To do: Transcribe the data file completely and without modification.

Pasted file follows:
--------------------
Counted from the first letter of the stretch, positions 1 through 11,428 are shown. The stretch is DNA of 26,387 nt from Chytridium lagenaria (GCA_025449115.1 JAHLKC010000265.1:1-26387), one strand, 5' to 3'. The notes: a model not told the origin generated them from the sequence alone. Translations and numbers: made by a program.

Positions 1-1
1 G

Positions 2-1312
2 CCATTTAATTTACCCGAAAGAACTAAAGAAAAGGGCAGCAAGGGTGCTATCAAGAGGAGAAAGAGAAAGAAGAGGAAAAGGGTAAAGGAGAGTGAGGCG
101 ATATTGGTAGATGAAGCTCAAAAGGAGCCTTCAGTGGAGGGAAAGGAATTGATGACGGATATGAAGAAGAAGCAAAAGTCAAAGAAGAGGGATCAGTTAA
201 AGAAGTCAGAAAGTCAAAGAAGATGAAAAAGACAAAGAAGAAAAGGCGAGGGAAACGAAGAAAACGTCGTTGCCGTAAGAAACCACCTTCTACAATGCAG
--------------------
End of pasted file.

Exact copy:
Counted from the first letter of the stretch, positions 1 through 11,428 are shown. The stretch is DNA of 26,387 nt from Chytridium lagenaria (GCA_025449115.1 JAHLKC010000265.1:1-26387), one strand, 5' to 3'. The notes: a model not told the origin generated them from the sequence alone. Translations and numbers: made by a program.

Positions 1-1
1 G

Positions 2-1312
2 CCATTTAATTTACCCGAAAGAACTAAAGAAAAGGGCAGCAAGGGTGCTATCAAGAGGAGAAAGAGAAAGAAGAGGAAAAGGGTAAAGGAGAGTGAGGCG
101 ATATTGGTAGATGAAGCTCAAAAGGAGCCTTCAGTGGAGGGAAAGGAATTGATGACGGATATGAAGAAGAAGCAAAAGTCAAAGAAGAGGGATCAGTTAA
201 AGAAGTCAGAAAGTCAAAGAAGATGAAAAAGACAAAGAAGAAAAGGCGAGGGAAACGAAGAAAACGTCGTTGCCGTAAGAAACCACCTTCTACAATGCAG